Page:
Pastoralism and Resilience of Food Production in the Face of Climate Change

As global temperatures continue to increase, food systems are facing a double burden: while emitting over one third of global greenhouse gases, they are jeopardised by climate change at the same time. Increasing energy inputs to stabilise production from rising climate variability also increases global warming. A fundamental rehaul of global food systems is needed with an alternative approach to climate resilience, with low emission strategies at the core.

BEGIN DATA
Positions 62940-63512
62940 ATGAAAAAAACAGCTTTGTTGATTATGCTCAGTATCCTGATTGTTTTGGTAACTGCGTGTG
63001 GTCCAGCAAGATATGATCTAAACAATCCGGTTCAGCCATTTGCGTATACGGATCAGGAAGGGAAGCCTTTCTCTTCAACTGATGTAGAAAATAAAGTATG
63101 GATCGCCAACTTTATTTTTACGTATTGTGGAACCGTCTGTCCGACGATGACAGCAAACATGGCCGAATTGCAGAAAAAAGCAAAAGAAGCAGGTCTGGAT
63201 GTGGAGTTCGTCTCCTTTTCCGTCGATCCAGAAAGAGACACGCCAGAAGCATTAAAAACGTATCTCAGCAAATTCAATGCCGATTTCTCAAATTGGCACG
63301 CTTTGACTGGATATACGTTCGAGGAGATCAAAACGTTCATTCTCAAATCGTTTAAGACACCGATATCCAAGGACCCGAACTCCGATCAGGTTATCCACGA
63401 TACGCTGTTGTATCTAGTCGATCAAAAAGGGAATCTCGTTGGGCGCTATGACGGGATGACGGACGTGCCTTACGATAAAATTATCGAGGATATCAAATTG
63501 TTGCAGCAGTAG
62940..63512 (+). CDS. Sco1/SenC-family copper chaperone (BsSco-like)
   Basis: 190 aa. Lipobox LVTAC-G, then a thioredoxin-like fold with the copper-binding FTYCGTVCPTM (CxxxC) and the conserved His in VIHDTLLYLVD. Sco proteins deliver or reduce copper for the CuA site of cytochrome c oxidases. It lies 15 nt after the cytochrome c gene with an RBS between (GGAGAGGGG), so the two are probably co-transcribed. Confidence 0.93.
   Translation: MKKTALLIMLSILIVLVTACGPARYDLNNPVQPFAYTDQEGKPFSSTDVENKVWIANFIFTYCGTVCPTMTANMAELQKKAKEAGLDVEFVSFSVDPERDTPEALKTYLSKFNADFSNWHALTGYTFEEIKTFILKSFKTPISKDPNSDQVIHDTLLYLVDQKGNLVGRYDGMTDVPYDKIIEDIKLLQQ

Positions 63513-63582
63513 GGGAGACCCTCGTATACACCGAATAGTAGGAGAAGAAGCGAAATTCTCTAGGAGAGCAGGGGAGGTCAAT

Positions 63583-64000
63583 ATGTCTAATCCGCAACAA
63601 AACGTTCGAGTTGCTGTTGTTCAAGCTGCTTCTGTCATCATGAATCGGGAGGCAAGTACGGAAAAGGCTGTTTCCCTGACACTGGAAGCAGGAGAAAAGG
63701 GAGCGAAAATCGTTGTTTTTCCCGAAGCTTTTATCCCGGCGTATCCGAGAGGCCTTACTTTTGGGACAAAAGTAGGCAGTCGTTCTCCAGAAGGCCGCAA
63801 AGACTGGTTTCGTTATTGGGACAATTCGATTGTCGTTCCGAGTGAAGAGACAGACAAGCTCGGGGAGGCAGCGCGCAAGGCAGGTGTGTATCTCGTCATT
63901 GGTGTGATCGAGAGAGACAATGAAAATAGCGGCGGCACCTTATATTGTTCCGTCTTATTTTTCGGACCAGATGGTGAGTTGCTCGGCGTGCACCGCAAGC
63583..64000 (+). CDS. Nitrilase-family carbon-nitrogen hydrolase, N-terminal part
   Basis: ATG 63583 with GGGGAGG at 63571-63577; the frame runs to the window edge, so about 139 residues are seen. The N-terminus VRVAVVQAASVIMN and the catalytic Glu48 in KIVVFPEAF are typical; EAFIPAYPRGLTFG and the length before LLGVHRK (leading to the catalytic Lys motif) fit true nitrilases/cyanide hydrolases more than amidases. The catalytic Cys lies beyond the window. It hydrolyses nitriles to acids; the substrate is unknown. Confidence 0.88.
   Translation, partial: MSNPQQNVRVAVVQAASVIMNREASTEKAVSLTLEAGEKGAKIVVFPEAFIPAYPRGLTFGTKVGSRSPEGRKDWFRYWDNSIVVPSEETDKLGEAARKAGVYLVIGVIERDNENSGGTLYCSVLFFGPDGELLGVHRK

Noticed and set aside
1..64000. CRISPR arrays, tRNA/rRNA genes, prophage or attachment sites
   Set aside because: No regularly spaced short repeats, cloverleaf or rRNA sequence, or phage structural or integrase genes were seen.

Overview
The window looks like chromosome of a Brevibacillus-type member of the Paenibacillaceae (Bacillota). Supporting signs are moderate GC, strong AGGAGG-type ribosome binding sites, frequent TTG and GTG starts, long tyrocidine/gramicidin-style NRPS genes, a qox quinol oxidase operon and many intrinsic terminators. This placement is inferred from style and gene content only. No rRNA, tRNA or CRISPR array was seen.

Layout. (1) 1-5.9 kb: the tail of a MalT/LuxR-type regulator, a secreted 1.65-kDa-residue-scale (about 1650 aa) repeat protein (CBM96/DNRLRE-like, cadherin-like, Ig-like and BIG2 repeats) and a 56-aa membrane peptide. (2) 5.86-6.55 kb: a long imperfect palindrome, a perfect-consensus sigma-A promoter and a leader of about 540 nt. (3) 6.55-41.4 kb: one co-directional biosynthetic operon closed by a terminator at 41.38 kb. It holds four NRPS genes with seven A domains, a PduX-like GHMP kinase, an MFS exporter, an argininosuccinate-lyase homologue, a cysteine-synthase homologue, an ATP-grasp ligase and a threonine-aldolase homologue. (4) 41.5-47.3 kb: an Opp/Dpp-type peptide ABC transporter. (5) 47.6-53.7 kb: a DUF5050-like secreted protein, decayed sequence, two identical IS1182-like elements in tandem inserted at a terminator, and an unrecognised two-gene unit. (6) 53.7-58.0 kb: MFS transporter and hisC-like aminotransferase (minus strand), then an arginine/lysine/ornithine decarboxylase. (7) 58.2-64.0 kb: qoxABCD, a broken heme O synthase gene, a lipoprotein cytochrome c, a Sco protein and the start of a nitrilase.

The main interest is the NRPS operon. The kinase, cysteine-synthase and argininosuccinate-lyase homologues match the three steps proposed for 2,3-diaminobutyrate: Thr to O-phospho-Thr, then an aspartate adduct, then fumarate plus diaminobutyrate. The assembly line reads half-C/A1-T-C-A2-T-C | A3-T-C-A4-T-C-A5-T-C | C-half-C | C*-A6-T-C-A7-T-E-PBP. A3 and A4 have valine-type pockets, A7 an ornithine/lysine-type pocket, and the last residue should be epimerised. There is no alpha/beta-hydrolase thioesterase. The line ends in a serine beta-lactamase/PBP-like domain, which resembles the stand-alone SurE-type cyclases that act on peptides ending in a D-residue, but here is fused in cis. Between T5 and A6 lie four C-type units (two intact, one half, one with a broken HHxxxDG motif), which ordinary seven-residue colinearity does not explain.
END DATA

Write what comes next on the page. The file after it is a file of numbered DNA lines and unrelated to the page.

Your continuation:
Pastoralism in Africa’s drylands offers valuable lessons for climate resilience. Pastoralists in highly variable environments are professionals in adapting to change and dealing with uncertainity while not relying on energy-intensive pro cesses that have caused climate change in the first place. Key factors supporting pastoralists’ resilience include strategic mobility, diversity of assets, adaptive resource management strategies, and strong customary institutions.

For a shorter overview, please see the policy brief paper.